If you owe an outstanding debt, one way that the lender may try to collect is through wage garnishment. This is a legal process and therefore has to be properly ordered by the court — a lender cannot just contact your employer on their own — but it means you have little say in the bi-weekly payments.
You never see your money
With wage garnishment, you never actually get the money. This is not a system where you get paid and then you pay the lender. Instead, your employer takes the money out of your paycheck. The amount being garnished goes directly to the lender, while the rest goes to you.
Say you make $2,000 after taxes every two weeks, and your paychecks are being garnished for 25% of that toward a debt that you owe. Your employer would simply send $500 that you earned to the lender, and your bi-weekly paychecks would be reduced to $1,500.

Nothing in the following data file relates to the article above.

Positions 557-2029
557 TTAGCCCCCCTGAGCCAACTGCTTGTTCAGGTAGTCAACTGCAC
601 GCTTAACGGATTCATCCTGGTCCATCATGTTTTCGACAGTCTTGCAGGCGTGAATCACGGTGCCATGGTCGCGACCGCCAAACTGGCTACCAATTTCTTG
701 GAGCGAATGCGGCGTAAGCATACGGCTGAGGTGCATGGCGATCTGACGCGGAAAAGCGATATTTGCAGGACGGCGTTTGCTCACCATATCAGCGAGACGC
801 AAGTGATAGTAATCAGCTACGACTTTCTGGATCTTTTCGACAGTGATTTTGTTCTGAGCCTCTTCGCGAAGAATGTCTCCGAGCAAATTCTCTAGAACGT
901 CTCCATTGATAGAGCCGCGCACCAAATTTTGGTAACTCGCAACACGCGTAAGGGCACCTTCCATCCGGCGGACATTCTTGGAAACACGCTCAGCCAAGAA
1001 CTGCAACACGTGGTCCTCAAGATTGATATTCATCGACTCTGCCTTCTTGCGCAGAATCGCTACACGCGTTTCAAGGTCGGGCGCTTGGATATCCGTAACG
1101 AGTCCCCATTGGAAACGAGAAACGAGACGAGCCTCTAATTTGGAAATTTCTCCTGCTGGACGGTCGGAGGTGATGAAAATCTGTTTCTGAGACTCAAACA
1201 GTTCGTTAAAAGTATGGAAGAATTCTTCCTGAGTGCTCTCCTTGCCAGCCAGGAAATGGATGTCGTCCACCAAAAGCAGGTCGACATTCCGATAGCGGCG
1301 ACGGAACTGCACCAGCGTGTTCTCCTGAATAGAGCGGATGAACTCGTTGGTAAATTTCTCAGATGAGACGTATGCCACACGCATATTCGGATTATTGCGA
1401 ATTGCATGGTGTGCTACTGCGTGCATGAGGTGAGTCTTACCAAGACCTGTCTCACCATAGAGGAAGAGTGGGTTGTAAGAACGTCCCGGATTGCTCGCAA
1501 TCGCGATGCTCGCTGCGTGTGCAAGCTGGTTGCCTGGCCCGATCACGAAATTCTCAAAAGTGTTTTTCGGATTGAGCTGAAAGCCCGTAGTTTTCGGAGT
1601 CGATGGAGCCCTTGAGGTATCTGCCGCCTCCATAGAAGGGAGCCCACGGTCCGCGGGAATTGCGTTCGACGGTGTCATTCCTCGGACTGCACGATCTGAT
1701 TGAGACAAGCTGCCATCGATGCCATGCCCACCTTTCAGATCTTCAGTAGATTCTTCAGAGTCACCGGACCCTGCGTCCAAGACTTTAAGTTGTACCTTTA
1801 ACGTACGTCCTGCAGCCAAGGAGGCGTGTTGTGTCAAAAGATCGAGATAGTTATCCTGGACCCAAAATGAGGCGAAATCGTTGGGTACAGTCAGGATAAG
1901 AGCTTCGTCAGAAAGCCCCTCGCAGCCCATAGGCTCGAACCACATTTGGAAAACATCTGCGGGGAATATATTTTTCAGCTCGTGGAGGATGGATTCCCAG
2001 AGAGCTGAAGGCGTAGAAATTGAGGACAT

You can imagine how frustrating this is. You’re still working just as much, if not more, and you’re earning less. It feels like garnishment is not just taking your money, but your time. Can you even make your budget work with 25% less money every month, when you have no extra spare time to work more and increase your earnings?
What can you do?
If you find yourself in this position, it may be time to look into all of your debt relief options to stop wage garnishment and get things back to normal. Sometimes you can negotiate to reduce the payoff on your debt, while other times it may be more prudent to file bankruptcy. Either way, you do have options — and you owe it to yourself to learn more.